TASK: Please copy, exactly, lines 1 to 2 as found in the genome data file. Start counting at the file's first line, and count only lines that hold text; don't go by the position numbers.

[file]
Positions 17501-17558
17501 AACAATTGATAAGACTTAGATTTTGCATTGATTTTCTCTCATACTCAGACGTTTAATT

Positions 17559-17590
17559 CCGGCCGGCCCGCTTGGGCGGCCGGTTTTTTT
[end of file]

Positions 17501-17558
17501 AACAATTGATAAGACTTAGATTTTGCATTGATTTTCTCTCATACTCAGACGTTTAATT